Cold vs. Flu

  • Medical Author:
    Charles Patrick Davis, MD, PhD

    Dr. Charles "Pat" Davis, MD, PhD, is a board certified Emergency Medicine doctor who currently practices as a consultant and staff member for hospitals. He has a PhD in Microbiology (UT at Austin), and the MD (Univ. Texas Medical Branch, Galveston). He is a Clinical Professor (retired) in the Division of Emergency Medicine, UT Health Science Center at San Antonio, and has been the Chief of Emergency Medicine at UT Medical Branch and at UTHSCSA with over 250 publications.

  • Medical Editor: Melissa Conrad Stöppler, MD
    Melissa Conrad Stöppler, MD

    Melissa Conrad Stöppler, MD

    Melissa Conrad Stöppler, MD, is a U.S. board-certified Anatomic Pathologist with subspecialty training in the fields of Experimental and Molecular Pathology. Dr. Stöppler's educational background includes a BA with Highest Distinction from the University of Virginia and an MD from the University of North Carolina. She completed residency training in Anatomic Pathology at Georgetown University followed by subspecialty fellowship training in molecular diagnostics and experimental pathology.

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Cold vs. flu facts

  • The common cold and flu share many symptoms, and it can be difficult or sometimes impossible to tell the difference based on symptoms alone. Medical tests can identify the flu.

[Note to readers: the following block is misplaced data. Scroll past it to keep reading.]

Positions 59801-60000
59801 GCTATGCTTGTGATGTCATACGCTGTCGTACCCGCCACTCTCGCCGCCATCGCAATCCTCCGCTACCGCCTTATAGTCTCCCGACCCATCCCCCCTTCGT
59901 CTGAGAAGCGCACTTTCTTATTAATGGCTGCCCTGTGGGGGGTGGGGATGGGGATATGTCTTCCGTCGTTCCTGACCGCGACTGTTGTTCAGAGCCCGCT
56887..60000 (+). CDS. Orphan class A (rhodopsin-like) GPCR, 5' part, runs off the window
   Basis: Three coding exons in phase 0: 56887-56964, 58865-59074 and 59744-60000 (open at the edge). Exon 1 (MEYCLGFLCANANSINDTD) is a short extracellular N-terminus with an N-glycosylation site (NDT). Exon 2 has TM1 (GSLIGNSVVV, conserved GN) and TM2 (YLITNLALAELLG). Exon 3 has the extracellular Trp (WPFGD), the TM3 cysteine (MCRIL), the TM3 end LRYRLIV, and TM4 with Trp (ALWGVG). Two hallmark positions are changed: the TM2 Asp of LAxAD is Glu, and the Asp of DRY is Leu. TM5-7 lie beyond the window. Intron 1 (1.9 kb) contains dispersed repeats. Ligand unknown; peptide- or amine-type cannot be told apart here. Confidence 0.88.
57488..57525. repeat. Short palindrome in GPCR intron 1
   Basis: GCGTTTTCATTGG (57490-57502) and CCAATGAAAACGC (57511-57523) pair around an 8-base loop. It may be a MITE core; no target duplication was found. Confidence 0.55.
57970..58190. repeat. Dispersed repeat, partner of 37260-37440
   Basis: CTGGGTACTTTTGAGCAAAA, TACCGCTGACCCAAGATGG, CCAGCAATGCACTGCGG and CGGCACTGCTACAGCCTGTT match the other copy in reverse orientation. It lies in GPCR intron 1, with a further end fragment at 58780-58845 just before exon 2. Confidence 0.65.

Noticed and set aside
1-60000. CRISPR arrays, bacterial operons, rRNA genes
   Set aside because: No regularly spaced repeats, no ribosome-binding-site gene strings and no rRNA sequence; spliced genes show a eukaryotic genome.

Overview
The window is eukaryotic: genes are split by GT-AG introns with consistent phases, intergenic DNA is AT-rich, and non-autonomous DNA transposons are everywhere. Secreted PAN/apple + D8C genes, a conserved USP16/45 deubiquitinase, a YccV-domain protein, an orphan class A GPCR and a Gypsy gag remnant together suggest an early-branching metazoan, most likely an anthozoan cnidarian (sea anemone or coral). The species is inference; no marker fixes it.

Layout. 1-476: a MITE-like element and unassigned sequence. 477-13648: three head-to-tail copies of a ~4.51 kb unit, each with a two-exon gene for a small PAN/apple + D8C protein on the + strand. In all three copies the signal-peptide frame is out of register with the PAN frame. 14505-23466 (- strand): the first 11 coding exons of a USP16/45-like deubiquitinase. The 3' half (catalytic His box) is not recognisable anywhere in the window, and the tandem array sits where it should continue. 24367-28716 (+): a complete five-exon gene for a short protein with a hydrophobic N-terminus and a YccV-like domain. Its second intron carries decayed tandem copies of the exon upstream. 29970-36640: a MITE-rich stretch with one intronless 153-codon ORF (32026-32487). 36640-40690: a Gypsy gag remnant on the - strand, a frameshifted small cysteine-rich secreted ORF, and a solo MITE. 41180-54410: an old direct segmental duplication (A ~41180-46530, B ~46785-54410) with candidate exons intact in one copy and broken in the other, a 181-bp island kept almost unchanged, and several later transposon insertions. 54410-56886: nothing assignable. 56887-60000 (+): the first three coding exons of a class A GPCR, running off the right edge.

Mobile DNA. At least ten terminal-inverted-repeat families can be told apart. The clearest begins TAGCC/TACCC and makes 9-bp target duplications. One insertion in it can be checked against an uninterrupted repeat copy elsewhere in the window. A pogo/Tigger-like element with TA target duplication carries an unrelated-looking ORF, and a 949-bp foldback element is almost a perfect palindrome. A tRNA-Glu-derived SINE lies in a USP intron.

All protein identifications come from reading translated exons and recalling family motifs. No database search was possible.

• A cold and the flu are both caused by viruses, but these viruses are different. Flu viruses are far more capable of causing more harm to the patient than cold viruses.
  • The flu and the common cold are both respiratory illnesses; flu can be far more serious and may cause significant problems in the respiratory system.
  • Symptoms of the common cold versus the flu may be distinguishable in a number of patients.

What is the common cold?

The common cold is a viral infection of the upper respiratory system (nose, throat, sinuses, Eustachian tubes, trachea, larynx, and bronchial tubes). About 30%-50% of colds are caused by rhinoviruses; however, more than 200 different viruses may cause the common cold. Colds are contagious and can be transmitted from person to person. Colds have an incubation period of about one to seven days (time from infection to appearance of symptoms). A cold's duration (how long it lasts) is about seven to 10 days; however, depending upon the viral strain, it can last up to two weeks. Colds are considered mainly to be a mild respiratory illness.